“The world ended the day the bombs fell.” Right from the start of their newest offering Shardlight, Wadjet Eye games warn that the story about to be told is a grim one. Following up from the noir cyberpunk masterpiece that was last year’s Technobabylon, the studio is once again exploring a somewhat familiar fictional setting: a post-apocalyptic society destroyed by nuclear war. I praised Technobabylon for being more than its genre, but did Shardlight carve its own niche in the crowded world of apocalyptic fiction? Well, sort of.
The greatest heroes often come from small beginnings. Some of fiction’s most epic tales are told not about the strongest warriors or the grandest knights but about the unsuspecting champions, the ones who don’t choose to embark upon a great journey but are thrown onto that path against their will. Ghost of a Tale, an action-RPG from developer SeithCG sets out to tell one of these stories as it follows the plight of Tilo, a minstrel mouse on a quest to escape from prison and find his lost love, Merra. The game may only be in early access, but it’s easy to tell from the start that this will be a grand and dangerous adventure for this small lionhearted mouse.
Batman. The Bat. The Dark Knight. Bruce Wayne. Reinvented by many a filmmaker, comic writer and games company over the years, but somehow his story still manages to hold interest for both creators and fans alike. As a hero with a heavy reliance on technology he fits easily into the role of a game protagonist, his expansive skillset and collection of gadgets making taking on the role of this caped crusader a thrilling and varied experience. The Arkham series allowed players to step into the shoes of Batman the action hero, but it (like many adaptations of Batman) didn’t have a whole lot to say about Bruce Wayne. We know what kind of choices Batman would make in his fight for justice, but what about Bruce Wayne? What would Bruce do? Masters of choice-driven games Telltale have taken on the challenge of answering these questions in their latest title Batman: The Telltale Series. But can they do it? Or have they bitten off more than they can chew?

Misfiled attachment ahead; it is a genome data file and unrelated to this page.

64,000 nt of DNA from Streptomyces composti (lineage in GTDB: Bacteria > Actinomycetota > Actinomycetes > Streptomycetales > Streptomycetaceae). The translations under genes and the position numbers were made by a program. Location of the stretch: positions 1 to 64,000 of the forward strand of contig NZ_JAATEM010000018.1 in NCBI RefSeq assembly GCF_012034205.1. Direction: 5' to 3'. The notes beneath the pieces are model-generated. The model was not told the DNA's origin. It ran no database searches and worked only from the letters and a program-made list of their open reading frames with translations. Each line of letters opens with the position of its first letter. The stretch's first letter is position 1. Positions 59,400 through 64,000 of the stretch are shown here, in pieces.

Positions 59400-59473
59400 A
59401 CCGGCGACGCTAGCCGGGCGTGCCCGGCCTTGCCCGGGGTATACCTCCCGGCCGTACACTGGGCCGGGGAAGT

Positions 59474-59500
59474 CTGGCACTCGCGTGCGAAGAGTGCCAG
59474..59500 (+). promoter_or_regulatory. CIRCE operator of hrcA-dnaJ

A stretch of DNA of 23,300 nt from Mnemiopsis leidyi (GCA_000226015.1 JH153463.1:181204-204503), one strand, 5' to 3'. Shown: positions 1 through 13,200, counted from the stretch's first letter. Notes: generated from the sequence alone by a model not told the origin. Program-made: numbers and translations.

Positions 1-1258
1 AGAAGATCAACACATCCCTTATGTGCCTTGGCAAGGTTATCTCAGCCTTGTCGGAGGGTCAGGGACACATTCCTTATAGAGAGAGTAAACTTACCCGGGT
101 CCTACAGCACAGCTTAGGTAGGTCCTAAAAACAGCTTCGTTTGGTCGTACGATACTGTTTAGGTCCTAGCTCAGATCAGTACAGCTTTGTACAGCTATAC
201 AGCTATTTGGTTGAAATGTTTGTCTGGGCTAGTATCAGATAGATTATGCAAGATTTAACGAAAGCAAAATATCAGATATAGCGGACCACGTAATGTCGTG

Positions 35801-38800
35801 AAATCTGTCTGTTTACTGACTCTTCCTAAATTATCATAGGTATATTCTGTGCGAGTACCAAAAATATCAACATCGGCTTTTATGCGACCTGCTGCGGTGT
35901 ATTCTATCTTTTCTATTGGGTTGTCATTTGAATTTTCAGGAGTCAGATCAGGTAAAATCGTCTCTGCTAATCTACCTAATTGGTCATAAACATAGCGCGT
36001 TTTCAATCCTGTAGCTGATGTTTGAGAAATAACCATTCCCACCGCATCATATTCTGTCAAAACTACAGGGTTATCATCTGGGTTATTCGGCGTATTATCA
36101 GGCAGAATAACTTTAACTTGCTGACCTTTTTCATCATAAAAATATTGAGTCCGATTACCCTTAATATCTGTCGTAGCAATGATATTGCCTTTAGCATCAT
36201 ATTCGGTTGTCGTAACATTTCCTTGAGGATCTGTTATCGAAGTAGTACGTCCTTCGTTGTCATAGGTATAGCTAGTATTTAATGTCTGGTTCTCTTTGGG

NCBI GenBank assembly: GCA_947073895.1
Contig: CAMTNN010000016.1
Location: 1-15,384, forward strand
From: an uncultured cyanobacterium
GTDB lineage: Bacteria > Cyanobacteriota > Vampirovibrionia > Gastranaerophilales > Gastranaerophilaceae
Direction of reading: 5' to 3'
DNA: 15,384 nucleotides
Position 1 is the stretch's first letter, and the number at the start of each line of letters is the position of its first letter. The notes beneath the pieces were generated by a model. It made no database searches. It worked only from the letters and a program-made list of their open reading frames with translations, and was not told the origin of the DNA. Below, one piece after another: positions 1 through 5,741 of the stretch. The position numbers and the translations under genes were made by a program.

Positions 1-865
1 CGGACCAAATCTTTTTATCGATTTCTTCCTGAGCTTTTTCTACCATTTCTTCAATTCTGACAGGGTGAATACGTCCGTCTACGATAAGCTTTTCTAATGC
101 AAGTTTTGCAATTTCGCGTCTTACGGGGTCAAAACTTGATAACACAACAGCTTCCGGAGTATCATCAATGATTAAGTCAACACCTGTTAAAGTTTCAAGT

In a world of greyscale, a child stands alone. Their silent surroundings hint at the terrors that lurk both in the shadows and right in front of their eyes, but despite their fear, they are unshaken. A hint of red in their otherwise unremarkable outfit breaks through the black and white and shows the viewer that their story is one of importance. No, I’m not talking about Schindler’s List. No, I’m not describing Limbo, another game that would easily fit those first two sentences of the description. Instead, this is the beginning of Limbo developer Playdead’s second black and white dystopian platformer–but don’t be fooled into thinking it’s just a repeat of their last success story. Inside has its own story to tell, and boy is it one heck of a story.
Given Sherlock Holmes is often described as one of the world’s greatest detectives, making a player really feel like they’ve taken on the role of such a genius is no easy feat. While one can’t be transformed into an eagle-eyed observer or a master of logical reasoning by simply donning a deerstalker and overusing the word ‘elementary’, Sherlock’s unique skills do lend themselves to the potential for some interesting game mechanics. Sadly, despite building on seven other attempts to create the perfect Sherlock Holmes adventure game, The Devil’s Daughter still doesn’t quite find that sweet spot. It is, however, filled with the endless frustration that I imagine actually being around Sherlock Holmes in person would bring. So, at least there’s that realistic touch.
Every now and then, a game comes along that divides the gaming community. Questions such as ‘what makes a game fun?’ and ‘is this even a game in the first place?’ are raised, and chances are everyone is going to have a different answer to those questions. These are the kinds of games that make us think, that push the boundaries, and that quite frankly, get me very excited. In recent times there has been an increase in the number of “walk-em-ups” or “walking simulators” or “exploration games” that sideline combat in favour of immersing the player in a narrative or environment and giving them little to do but examine their surroundings and piece together a story. Technically, Firewatch probably falls into that genre – but it has so much more to offer than meets the eye.
Jess Zammit’s Game of the Year 2015